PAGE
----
Critical Literacy: Theories and Practices, Vol 3, No 1 (2009)

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Learning to ‘un-divide’ the world: The legacy of colonialism and education in the 21st century

Nora McQuaid


In this article I argue that the legacy of colonialism remains in the education system and discuss some of the implications for the future of an education that does not teach learners to ‘divide the world’. Learning about the connections between power, knowledge and language is central to a new pedagogy that helps us understand how the media and the school curriculum perpetuate the construction of ourselves as separate from and/or superior to others, which prevents us from recognising the foreign or the ‘other’ within ourselves. I start this article with a very brief outline of the work of Willinsky, Hannaford and Gilbert to formulate an argument in favour of the exposure of the colonial legacy of our current education system. In the second part I draw on my experience as a classroom teacher using Willinsky’s and others’ recommendations to discuss some of the implications of exploring this colonial legacy in formal educational contexts, and to make a few practical suggestions for practitioners.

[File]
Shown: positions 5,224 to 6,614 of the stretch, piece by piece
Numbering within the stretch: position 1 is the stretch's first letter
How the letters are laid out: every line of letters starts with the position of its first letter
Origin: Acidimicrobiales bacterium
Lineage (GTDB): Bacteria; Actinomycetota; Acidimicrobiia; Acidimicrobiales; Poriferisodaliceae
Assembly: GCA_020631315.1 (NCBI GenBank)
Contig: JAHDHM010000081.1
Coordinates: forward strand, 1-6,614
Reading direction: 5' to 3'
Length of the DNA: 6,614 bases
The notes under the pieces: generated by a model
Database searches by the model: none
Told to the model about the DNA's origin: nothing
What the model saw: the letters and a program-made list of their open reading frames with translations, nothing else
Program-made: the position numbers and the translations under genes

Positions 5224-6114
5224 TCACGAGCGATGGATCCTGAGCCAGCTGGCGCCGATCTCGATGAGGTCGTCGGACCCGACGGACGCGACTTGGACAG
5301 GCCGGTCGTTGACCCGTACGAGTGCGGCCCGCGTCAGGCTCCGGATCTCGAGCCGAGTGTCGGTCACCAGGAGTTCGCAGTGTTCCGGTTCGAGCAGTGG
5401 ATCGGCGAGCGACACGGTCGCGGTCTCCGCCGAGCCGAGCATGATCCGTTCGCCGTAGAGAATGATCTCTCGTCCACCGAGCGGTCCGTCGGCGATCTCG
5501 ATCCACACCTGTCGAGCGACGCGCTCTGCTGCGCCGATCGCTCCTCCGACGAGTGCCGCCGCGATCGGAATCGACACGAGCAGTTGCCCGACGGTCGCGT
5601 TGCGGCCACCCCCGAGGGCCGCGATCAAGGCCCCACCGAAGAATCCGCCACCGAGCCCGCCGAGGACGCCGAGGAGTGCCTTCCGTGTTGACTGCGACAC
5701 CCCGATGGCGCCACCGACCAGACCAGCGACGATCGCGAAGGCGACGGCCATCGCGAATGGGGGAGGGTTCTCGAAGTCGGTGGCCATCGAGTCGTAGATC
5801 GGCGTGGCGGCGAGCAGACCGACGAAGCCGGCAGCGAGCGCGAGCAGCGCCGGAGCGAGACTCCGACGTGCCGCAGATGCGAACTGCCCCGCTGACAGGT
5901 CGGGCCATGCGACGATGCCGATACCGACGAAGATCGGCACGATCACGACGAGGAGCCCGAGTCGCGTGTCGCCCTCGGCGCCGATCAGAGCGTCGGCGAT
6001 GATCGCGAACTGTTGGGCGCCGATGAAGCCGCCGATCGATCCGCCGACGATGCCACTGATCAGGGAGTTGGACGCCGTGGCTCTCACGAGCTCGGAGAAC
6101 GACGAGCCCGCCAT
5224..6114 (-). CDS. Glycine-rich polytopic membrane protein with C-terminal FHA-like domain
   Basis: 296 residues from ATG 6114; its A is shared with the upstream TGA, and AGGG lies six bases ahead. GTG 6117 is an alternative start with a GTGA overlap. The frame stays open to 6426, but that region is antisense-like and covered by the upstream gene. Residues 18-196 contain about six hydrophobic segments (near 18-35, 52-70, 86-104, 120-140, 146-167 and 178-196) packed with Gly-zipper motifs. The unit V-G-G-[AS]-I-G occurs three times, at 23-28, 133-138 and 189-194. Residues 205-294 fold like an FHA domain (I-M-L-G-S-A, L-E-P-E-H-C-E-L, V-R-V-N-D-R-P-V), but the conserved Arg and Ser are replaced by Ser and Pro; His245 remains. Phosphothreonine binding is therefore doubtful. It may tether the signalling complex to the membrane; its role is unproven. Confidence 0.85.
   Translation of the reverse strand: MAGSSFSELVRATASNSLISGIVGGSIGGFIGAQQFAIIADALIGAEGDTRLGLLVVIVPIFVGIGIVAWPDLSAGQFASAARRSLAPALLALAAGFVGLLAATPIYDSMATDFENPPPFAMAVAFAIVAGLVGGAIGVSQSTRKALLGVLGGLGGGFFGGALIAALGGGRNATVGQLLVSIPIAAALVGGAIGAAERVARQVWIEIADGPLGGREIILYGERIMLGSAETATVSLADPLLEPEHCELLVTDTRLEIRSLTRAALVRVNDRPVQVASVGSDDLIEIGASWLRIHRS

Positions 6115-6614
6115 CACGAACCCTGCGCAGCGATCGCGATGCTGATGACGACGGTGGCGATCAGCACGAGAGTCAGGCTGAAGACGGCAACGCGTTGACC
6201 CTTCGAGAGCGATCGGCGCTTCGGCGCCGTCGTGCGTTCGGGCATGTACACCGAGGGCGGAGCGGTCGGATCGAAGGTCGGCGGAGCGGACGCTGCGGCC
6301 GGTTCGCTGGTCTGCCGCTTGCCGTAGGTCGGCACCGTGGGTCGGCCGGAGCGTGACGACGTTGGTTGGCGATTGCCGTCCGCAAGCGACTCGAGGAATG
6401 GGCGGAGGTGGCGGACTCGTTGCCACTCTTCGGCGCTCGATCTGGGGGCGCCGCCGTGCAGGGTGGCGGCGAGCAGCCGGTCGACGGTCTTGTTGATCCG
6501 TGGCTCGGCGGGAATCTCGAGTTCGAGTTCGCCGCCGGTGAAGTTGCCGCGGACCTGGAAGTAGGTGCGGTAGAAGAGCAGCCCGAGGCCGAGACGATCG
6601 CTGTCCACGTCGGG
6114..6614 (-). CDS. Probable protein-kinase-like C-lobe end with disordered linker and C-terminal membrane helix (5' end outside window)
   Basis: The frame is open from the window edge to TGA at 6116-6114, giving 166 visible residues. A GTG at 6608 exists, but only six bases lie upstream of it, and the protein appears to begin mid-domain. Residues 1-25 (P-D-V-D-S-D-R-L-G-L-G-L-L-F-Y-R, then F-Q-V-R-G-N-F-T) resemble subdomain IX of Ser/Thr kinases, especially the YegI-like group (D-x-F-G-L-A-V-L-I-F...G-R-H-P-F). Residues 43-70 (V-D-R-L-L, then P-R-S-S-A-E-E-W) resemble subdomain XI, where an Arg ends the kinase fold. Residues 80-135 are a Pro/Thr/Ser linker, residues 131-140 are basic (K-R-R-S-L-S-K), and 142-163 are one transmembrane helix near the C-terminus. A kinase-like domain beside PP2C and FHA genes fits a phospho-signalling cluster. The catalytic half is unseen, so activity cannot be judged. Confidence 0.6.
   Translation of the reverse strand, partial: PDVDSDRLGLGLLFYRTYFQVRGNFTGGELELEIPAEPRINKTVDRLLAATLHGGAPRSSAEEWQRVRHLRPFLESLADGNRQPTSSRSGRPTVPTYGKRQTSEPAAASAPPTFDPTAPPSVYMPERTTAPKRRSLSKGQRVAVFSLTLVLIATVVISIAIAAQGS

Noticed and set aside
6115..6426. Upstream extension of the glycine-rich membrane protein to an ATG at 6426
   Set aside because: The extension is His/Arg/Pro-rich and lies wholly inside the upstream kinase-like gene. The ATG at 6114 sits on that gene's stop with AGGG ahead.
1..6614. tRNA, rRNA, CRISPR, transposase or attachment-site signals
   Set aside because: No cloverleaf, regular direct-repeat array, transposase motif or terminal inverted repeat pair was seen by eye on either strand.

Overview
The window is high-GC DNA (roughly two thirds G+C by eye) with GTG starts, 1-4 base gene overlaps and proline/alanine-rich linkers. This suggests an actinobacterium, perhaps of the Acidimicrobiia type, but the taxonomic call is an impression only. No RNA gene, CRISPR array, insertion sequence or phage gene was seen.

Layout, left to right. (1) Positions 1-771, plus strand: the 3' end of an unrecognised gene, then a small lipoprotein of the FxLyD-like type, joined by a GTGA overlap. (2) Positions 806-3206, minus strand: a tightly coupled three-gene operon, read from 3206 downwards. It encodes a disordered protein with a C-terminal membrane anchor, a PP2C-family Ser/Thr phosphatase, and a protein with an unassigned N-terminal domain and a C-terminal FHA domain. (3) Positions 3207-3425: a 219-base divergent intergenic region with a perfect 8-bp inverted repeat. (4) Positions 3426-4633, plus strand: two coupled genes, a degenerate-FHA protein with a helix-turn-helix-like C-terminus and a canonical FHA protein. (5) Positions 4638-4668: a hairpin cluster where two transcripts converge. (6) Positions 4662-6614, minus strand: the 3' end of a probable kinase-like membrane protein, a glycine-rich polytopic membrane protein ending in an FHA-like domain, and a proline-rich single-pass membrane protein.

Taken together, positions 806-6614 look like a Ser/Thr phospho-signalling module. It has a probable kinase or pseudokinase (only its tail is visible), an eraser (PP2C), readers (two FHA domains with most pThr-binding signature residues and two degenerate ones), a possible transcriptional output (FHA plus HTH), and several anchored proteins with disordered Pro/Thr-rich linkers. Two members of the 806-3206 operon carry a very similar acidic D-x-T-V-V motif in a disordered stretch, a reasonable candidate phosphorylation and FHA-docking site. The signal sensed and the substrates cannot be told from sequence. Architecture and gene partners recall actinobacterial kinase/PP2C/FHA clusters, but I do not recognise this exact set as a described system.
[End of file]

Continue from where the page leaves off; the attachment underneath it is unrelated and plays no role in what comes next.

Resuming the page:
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Critical Literacy: Theories and Practices is a non-commercial initiative committed to the ethical dissemination of academic research and educational thinking. CLTP acknowledges the thoughtful dedication of authors, editors and reviewers to develop and promote this open journal initiative. The journal receives copy-editing sponsorship from the Faculty of Education at the University of Oulu, Finland. CLTP has previously received  copy editing support from the Centre for the Study of Social and Global Justice at the University of Nottingham, UK.